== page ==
Saturday, March 15, 2014

Musings on Motherhood: Why Perfectionism is a Dead End

Perfectionism is my Achilles' heel. It always has been.

I distinctly remember resolving at the young age of 7, in a Primary lesson preparing us for baptism at the age of 8, that I would remain perfect and pure after my baptism. We were taught that any sin could be washed away by baptism, but that afterwards we would inevitably make mistakes that required change and repentance. Repentance sounded so scary, so humiliating. No way was I going to deal with the messy effects of sin, guilt, and the arduous process of repentance. I was going to stay perfect; simple as that.

Of course, I was crestfallen when shortly after my baptism I got frustrated with and snapped at my sister. The first of many, many post baptism sins. It took me many long years and I'm still learning that perfection is not something you be by sheer force of will, and nor should you waste precious time and energy harping on past mistakes.

Being a perfectionist will never, ever make me perfect. Only God can do that.

Demanding perfection of ourselves accomplishes nothing. Either we will begin to believe the lie - that we are perfect and hence our own God, our own universe. Or, we will define ourselves by failure and collapse into ourselves in a destructive cycle of anxiety and depression.

It had taken me 21 long years to learn this lesson: that I can not and am not expected to be perfect. That it is an arrogant, fruitless endeavor to even try. My role is to learn and to always be just a little bit better - to place my imperfections on the altar, to be humble enough to acknowledge and eventually overcome them bit by bit with my Savior's grace. But then, this happened:

I became a mother. My whole reason for living, for breathing, for moving, for loving shifted. I and my husband were no longer the center of our own universe. We had been given a miracle and I wanted so desperately to live worthy of her. She was tiny, helpless, and perfect. And I needed to be perfect for her because she deserved nothing less.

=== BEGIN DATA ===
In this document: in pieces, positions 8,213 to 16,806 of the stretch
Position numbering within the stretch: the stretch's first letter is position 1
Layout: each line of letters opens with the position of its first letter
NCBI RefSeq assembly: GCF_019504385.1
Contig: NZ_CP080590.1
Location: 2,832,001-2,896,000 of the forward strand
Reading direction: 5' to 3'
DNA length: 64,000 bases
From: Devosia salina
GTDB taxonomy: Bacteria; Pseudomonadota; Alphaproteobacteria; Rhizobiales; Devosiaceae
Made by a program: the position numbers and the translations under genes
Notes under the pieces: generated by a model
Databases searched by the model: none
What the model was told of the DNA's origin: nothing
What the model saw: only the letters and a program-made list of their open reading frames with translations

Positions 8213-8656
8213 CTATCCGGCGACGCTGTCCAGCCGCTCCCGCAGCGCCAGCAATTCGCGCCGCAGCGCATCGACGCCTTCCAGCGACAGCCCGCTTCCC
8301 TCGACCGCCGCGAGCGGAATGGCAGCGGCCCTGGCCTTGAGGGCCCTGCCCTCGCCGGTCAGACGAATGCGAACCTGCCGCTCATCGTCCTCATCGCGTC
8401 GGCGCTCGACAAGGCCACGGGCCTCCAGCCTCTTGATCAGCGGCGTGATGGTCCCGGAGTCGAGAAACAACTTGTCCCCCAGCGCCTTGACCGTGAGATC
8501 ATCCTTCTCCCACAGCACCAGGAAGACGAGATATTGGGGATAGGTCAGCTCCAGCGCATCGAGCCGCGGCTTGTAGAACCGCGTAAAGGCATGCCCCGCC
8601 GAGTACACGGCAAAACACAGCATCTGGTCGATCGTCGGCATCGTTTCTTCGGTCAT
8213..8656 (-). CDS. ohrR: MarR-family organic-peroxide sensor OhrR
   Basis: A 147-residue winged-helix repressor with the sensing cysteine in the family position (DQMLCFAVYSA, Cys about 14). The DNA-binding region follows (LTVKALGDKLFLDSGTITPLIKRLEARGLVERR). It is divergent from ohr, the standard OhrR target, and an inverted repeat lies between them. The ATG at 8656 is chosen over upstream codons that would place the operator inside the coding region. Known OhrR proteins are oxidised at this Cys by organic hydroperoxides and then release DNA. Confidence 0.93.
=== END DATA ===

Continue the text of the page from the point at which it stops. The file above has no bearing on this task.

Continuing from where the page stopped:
I have since realized that one of the most heartbreaking realizations is in life is that no matter how much we love and desire perfection in ourselves for our children, we can never give them that. And the truth is, we're not meant to. Our children already have perfect Heavenly Parents. They do not need us to fill that role. Our responsibility is not to show them how to be perfect, but to show them how to be human. They need to learn how to acknowledge their own shortcomings and imperfections - how to be humble enough to apologize, to repent, to pick themselves up and be better the next day. If we as parents are so consumed with the heights of perfection that we fail to teach our children how to build upon and be better for their mistakes we will have done them a far greater disservice than if we let them see us at our weakest. We must be what we want our children to be and I am realizing that I would rather my daughter learn how to face the trials and realities of imperfection from me than from her own failed experiences with perfectionism.

I still pray to be the best mother I can possibly be. But I am slowly but surely accepting that I can not be perfect. I can never be "good enough" for my precious baby, but that's ok, because God is always good enough. I can only love and point her to Him. And that is all she needs from me.

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